But why the name, Tiki Mae Studios?
“I was going through a very public breakup at a Tiki event, in front of hundreds of people,” Rathbone explains, “so, to make myself feel better, I went and changed into a vintage 1940s rayon Pake Muu dress and I felt like a million bucks. I visited with friends who’d just witnessed the break up and one of them said ‘no wonder he’s jealous, you look like Mae West,’ to which another friend added, ‘Yeah, Tiki Mae West.’ That was very liberating, and the name stuck. It’s now my Instagram handle. I couldn’t use her name for my business, so I went with Tiki Mae Studios as a nod to my love of Tiki, my love of Mae West, and to my new beginnings.”
Balancing Midcentury with Modern
Striking a balance between her passion for midcentury living and the demands of the modern world presents its own set of challenges, though.
“I try not to leave my house,” Rathbone jokes. “There’s really no way to balance it. If anyone has figured it out please let me know. I think the best answer for me is that I know it’s always waiting for me when I get home.”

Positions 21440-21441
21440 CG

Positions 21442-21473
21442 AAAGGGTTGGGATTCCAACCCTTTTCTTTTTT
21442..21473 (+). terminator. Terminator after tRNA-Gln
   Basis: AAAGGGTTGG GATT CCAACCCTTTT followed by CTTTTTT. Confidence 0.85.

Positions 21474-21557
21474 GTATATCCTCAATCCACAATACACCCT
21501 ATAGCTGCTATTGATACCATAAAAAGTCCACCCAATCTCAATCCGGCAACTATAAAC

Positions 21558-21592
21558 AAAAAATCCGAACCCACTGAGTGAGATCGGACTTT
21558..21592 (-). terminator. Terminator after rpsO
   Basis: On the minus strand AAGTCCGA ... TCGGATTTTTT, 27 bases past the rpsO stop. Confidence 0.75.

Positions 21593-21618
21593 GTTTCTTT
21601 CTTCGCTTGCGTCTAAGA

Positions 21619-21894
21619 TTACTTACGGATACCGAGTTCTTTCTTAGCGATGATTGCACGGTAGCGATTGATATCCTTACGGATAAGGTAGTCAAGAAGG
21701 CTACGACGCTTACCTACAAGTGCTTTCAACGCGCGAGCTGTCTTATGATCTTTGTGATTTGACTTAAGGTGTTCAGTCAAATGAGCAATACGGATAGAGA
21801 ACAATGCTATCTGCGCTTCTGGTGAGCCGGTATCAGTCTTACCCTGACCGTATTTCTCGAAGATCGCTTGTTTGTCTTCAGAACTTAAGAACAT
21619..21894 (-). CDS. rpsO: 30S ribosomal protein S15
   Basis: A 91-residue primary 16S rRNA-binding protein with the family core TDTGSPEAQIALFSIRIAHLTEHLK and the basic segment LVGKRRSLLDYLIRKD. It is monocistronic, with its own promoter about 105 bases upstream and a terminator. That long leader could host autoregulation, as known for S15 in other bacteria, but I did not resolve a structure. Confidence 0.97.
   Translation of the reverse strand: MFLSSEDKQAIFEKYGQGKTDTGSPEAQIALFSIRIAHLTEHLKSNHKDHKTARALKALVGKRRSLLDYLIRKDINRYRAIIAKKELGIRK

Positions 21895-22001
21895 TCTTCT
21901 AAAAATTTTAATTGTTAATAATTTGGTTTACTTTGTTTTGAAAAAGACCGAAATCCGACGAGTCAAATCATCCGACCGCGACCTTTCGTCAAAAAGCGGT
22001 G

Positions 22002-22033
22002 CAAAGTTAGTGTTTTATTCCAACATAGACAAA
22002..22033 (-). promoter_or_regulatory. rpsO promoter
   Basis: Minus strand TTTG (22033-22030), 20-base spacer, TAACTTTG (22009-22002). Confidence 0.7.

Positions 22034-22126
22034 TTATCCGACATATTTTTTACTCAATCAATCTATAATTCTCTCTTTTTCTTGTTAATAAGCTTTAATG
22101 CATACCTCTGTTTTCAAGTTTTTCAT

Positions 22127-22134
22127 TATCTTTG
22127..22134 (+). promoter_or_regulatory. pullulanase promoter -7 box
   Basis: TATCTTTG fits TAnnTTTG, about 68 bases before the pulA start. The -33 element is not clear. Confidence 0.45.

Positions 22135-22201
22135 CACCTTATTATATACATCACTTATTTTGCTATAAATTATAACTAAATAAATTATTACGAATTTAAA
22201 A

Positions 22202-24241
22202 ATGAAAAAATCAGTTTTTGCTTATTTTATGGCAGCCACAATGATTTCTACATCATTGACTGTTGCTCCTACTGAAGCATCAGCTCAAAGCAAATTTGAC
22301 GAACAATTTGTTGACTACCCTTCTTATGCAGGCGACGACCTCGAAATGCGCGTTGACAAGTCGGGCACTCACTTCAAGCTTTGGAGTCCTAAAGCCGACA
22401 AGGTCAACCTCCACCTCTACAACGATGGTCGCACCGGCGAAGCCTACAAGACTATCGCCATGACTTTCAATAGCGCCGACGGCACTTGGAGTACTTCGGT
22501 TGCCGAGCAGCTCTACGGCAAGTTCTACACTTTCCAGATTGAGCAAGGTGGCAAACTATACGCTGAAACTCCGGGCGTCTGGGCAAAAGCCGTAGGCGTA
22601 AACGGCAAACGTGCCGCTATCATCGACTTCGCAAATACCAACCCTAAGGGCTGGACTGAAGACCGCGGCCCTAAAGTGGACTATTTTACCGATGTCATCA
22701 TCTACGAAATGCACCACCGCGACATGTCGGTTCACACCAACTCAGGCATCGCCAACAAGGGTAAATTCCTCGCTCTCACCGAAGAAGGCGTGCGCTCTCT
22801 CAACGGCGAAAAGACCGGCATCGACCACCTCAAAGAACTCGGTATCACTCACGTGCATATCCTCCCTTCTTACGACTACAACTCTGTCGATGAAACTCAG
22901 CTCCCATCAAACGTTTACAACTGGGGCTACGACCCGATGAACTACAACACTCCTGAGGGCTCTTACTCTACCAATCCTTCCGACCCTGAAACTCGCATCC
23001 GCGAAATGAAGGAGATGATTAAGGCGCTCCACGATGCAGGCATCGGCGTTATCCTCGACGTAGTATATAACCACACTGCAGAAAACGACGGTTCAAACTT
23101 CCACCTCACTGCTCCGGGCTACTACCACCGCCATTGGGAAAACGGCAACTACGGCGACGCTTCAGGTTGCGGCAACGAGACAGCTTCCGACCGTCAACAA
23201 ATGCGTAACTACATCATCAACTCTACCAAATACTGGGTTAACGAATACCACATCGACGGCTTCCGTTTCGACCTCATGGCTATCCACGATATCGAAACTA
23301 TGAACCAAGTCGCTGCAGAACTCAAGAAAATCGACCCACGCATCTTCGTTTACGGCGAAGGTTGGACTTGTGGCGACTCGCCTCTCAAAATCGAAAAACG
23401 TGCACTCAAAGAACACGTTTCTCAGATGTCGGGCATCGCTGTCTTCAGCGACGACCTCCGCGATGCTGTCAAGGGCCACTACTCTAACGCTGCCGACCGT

Rathbone still contends the timeless appeal of midcentury design is why it endures.
“It’s still very relevant … and everywhere,” she explains. “If you look, really look, midcentury design is all around us, old and new. There’s a very basic, generic simplicity that will never go away. It’s in the shape of a toaster, it’s in the shape of a sofa. That clean, modern, classy elegance will forever be a part of this world. It’s relatable to everyone, no matter where you come from.”
And Rathbone’s advice to those who’d like to echo her own experiences?
“Do it,” she says. “Don’t listen to those who tell you it’s weird or that you can’t pull it off. There is so little that brings true joy in life, and we are all on borrowed time. So if you find something that makes you happy, chase it with your whole heart.”